College Essay Sample Extracurricular Activity



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College Essay Sample - Extracurricular Activity

Tip: This student wrote the essay below when colleges asked her to describe her most significant extracurricular activity. She also used it in modified form to address such essay topics as personal value and personal activity, among others. The key is to interpret the questions creatively and apply them to your own personal characteristics.

I am known as an “elegant klutz.” Despite the obvious oxymoron, this label fits me well and has in no way prevented me from attaining my various achievements in the performance arts. I began dancing before I was able to walk. I would wriggle my arms and legs as I lay on my back in the crib and infuse my movements, so says my mother, with a rhythmic motion that was part primitive, part graceful. I took my first dance class when I was four at Ballet Academy East. My ballet career blossomed when they asked me at the age of six to perform overtime in both sections of the reindeer cast in the production of The Nutcracker. But after these performances, I defiantly explained to my mom that I hated wearing tights and would not put them back on. That form of dance was truly too “tight,” too restrictive. I needed something more expressive and liberating, so I quickly moved on to modern, jazz, tap, musical theatre, and African dance at Chapin. I have been choreographing, dancing, and performing my work in Chapin’s Dance Club since eighth grade and currently am the club’s Vice President.

I’ve always loved bringing dramatic facial expressions and text to dance. I also love the study of drama on its own. I’ve participated in five shows at Chapin since seventh grade, and from eighth through tenth grades took classes outside of Chapin at the Acting Academy of Dramatic Arts. My experience in theatre helped me open up personally and become more vocal than I used to be. My interest in blending my passion for dance with my love of drama inspired me to mix the two art forms for my Senior Honor Project this upcoming trimester.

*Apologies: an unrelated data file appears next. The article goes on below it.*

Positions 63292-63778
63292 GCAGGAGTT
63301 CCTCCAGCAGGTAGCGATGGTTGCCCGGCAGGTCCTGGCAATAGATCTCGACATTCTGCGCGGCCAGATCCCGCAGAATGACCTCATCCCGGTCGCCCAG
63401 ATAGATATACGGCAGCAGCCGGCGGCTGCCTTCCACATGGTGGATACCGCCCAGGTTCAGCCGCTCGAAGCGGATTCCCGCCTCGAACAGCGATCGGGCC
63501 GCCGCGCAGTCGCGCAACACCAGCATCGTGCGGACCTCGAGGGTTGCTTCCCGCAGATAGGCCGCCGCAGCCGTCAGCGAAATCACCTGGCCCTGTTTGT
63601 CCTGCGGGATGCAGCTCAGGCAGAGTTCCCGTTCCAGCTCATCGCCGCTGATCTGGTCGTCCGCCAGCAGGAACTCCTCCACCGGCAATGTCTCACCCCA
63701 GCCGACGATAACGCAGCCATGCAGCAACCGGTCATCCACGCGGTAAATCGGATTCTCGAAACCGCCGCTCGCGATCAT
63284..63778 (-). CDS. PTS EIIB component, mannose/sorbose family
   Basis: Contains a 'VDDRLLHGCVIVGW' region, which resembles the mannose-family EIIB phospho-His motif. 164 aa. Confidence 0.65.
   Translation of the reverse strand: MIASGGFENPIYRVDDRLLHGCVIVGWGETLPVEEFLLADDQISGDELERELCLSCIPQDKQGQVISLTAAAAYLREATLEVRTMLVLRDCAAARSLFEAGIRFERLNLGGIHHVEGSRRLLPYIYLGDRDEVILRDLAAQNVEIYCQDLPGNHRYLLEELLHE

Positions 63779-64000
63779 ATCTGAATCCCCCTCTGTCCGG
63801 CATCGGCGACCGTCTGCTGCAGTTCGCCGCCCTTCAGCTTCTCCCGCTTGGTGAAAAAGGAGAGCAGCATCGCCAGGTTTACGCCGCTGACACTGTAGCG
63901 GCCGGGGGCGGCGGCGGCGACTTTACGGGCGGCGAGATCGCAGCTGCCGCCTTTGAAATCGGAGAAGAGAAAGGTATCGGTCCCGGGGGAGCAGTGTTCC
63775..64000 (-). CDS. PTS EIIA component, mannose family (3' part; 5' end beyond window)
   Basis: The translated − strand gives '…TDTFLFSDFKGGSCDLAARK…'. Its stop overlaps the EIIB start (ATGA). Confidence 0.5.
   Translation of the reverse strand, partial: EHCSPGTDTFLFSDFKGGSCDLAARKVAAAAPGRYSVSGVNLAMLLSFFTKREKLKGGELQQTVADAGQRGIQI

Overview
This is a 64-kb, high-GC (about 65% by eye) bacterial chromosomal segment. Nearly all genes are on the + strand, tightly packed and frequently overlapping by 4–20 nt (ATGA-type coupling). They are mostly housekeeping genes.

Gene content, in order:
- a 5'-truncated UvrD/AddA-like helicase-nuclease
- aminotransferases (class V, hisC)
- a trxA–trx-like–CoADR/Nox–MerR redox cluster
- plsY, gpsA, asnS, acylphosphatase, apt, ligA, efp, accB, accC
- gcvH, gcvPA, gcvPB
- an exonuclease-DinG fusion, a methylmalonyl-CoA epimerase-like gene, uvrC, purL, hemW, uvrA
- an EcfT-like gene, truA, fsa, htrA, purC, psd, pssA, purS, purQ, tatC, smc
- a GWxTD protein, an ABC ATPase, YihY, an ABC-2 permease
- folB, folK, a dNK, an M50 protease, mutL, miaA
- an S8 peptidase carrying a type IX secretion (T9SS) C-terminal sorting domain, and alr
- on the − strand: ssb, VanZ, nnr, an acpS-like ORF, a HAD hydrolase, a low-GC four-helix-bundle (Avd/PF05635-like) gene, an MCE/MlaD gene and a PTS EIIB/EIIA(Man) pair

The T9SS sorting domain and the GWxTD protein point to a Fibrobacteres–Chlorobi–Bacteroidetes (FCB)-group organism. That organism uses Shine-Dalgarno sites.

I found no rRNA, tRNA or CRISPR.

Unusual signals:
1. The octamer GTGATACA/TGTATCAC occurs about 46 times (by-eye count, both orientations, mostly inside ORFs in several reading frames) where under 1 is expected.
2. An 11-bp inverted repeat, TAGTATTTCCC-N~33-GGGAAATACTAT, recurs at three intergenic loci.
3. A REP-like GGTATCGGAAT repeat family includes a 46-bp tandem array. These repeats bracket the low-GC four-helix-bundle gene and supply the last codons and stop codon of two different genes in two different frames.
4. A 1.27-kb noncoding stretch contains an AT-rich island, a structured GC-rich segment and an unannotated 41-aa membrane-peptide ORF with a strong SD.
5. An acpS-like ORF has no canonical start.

It is difficult to separate dancing and acting from one another, and from the music that accompanies them. Music is so personal and meaningful to each individual, affecting the moods of dance numbers and theatrical scenes. My connection to music has motivated me to be a member of chorus since fourth grade and of our a cappella group since eighth grade.

My longtime dedication to these three performance arts culminated in my unexpectedly receiving last year’s Wellesley College Book Award of the Fine Arts, or the “triple-threat award.” True to form, I tripped walking up the aisle to receive my award, proving that even oxymorons can succeed.

400 words



Tip: The above essay was modified below to answer another application’s question that stated, “Tell us about an activity that is very personal to you, and describe an aspect of it others might not notice.” Only the parts highlighted in yellow have been modified.

My presence onstage has been a part of my identity throughout my life, and though it requires performing in front of others, it has an element of privacy to it. To my friends I am widely known as an “elegant klutz.” Despite the obvious oxymoron, this label fits me well and has in no way prevented me from attaining my various achievements in the performance arts. I began dancing before I was able to walk. I would wriggle my arms and legs as I lay on my back in the crib and infuse my movements, so says my mother, with a rhythmic motion that was part primitive, part graceful. I took my first dance class when I was four at Ballet Academy East. My ballet career blossomed when they asked me at the age of six to perform overtime in both sections of the reindeer cast in the production of The Nutcracker. But after these performances, I defiantly explained to my mom that I hated wearing tights and would not put them back on. That form of dance was truly too “tight,” too restrictive. I needed something more expressive and liberating, not necessarily something more graceful, so I quickly moved on to modern, jazz, tap, musical theatre, and African dance at Chapin. I have been choreographing, dancing, and performing my work in Chapin’s Dance Club since eighth grade and currently am the club’s Vice President.

My experience in theatre has helped me open up personally and become more vocal and active than I used to be. I now feel more capable of pursuing my own goals than I ever have before. I suppose that because I have been onstage so often, even those who know me well do not know the intimidation I sometimes feel in social groups, or the anxiety I feel about being a successful student in a competitive class. With performance, I find an outlet that makes it possible to pursue those goals of mine and overcome my fears.

It is difficult to separate dancing and acting from one another, and from the music that accompanies them. Music is so personal and meaningful to each individual, affecting the moods of dance numbers and theatrical scenes. I have used those personal connections to boost my confidence and overcome the klutziness that has always been a part of my identity, and that pursuit has led me to dance, drama, and even song. My connection to music has motivated me to be a member of chorus since fourth grade and of our a cappella group since eighth grade.



My longtime dedication to these three performance arts culminated in my unexpectedly receiving last year’s Wellesley College Book Award of the Fine Arts, or the “triple-threat award.” True to form, I tripped walking up the aisle to receive my award, proving that even oxymorons can succeed.

475 words

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